The Robert E. Howard Museum in Cross Plains, Texas

In 1919, when Howard was thirteen, Dr. Howard moved his family to the Central Texas hamlet of Cross Plains, and there the family would stay for the rest of Howard's life.[4][7][23] Howard's father bought a house in the town with a cash down payment and made extensive renovations.[24] That same year, sitting in a library in New Orleans while his father took medical courses at a nearby college, Howard discovered a book concerned with the scant fact and abundant legends surrounding an indigenous culture in ancient Scotland called the Picts.[25][26]

In 1920, the Vestal Well within the limits of Cross Plains struck oil and Cross Plains became an oil boomtown. Thousands of people arrived in the town looking for oil wealth. New businesses sprang up from scratch and the crime rate increased to match. Cross Plains' population quickly grew from 1,500 to 10,000, it suffered overcrowding, the traffic ruined its unpaved roads and vice crime exploded but it also used its new wealth on civic improvements, including a new school, an ice manufacturing plant, and new hotels.[27] Howard hated the boom and despised the people who came with it.[28] He was already poorly disposed towards oil booms as they were the cause of the constant traveling in his early years but this was aggravated by what he perceived to be the effect oil booms had on towns.

"I'll say one thing about an oil boom; it will teach a kid that Life's a pretty rotten thing as quick as anything I can think of."

—Robert E. Howard in a letter to Weird Tales editor Farnsworth Wright, Summer 1931.[29]

At fifteen Howard first sampled pulp magazines, especially Adventure and its star authors Talbot Mundy and Harold Lamb.[30][31] The next few years saw him creating a variety of series characters.[19][32] Soon he was submitting stories to magazines such as Adventure and Argosy.[20][33] Rejections piled up, and with no mentors or instructions of any kind to aid him, Howard became a writing autodidact, methodically studying the markets and tailoring his stories and style to each.[34][35]

In the fall of 1922, when Howard was sixteen, he temporarily moved to a boarding house in the nearby city of Brownwood to complete his senior year of high school, accompanied by his mother.[36][37][38] It was in Brownwood that he first met friends his own age who shared his interest not only for sports and history but also writing and poetry. The two most important of these, Tevis Clyde Smith and Truett Vinson, shared his Bohemian and literary outlook on life, and together they wrote amateur papers and magazines, exchanged long letters filled with poetry and existential thoughts on life and philosophy, and encouraged each other's writing endeavors. Through Vinson, Howard was introduced to The Tattler, the newspaper of the Brownwood High School. It was in this publication that Howard's stories were first printed. The December 1922 issue featured two stories, "'Golden Hope Christmas" and "West is West," which won gold and silver prizes respectively.[19][38][39]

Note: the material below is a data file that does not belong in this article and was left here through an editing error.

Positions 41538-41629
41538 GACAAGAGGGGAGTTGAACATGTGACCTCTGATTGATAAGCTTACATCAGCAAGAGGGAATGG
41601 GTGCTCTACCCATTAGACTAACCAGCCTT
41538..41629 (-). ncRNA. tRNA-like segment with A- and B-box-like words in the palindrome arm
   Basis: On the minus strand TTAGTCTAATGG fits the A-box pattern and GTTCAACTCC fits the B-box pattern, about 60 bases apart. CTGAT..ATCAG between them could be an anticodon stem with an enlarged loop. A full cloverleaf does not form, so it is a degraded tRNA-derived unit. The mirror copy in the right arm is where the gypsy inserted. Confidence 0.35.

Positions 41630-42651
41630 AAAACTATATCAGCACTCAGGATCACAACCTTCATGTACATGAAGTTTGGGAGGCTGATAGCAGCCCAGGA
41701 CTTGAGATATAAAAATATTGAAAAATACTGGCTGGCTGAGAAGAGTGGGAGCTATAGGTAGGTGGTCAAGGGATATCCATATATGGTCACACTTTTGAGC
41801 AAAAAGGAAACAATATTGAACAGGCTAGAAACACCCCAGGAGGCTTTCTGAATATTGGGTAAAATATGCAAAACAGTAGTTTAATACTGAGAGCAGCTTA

Howard graduated from high school in May 1923 and moved back to Cross Plains.[40] On his return to his home town, he engaged in a self-created regimen of exercise, including cutting down oak trees and chopping them into firewood every day, lifting weights, punching a bag and springing exercises; eventually building himself from a skinny teenager into a more muscled, burly form.[41]

Professional writer[edit]

Professional portrait photograph of Robert E. Howard as a tenenager.
Robert E. Howard in his Senior Year at Brownwood High School, 1923

Howard spent his late teens working odd jobs around Cross Plains, all of which he hated. In 1924, Howard returned to Brownwood to take a stenography course at Howard Payne College, this time boarding with his friend Lindsey Tyson instead of his mother. Howard would have preferred a literary course but was not allowed to take one for some reason. Biographer Mark Finn suggests that his father refused to pay for such a non-vocational education.[13][42] In the week of Thanksgiving that year, and after years of rejection slips and near acceptances, he finally sold a short caveman tale titled "Spear and Fang", which netted him the sum of $16 and introduced him to the readers of a struggling pulp called Weird Tales.[19][20][43]

Now that his career in fiction had begun, Howard dropped out of Howard Payne College at the end of the semester and returned to Cross Plains. Shortly afterwards, he received notice that another story, "The Hyena," had been accepted by Weird Tales.[44] During the same period, Howard made his first attempt to write a novel, a loosely autobiographical book modeled on Jack London's Martin Eden and titled Post Oaks & Sand Roughs. The book was otherwise of middling quality and was never published in the author's lifetime, but it is of interest to Howard scholars for the personal information it contains. Howard's alter ego in this novel is Steve Costigan, a name he would use more than once in the future. The novel was finished in 1928, but not published until long after his death.[45]

Weird Tales paid on publication, meaning that Howard had no money of his own at this time. To remedy this, he took a job writing oil news for the local newspaper Cross Plains Review at $5 per column. It was not until July 1925 that Howard received payment for his first printed story.[46][47] Howard lost his job at the newspaper in the same year and spent one month working in a post office before quitting over the low wages. His next job, at the Cross Plains Natural Gas Company, did not last long due to his refusal to be subservient to his boss. He did manual labor for a surveyor for a time before beginning a job as a stenographer for an oil company.[48][49]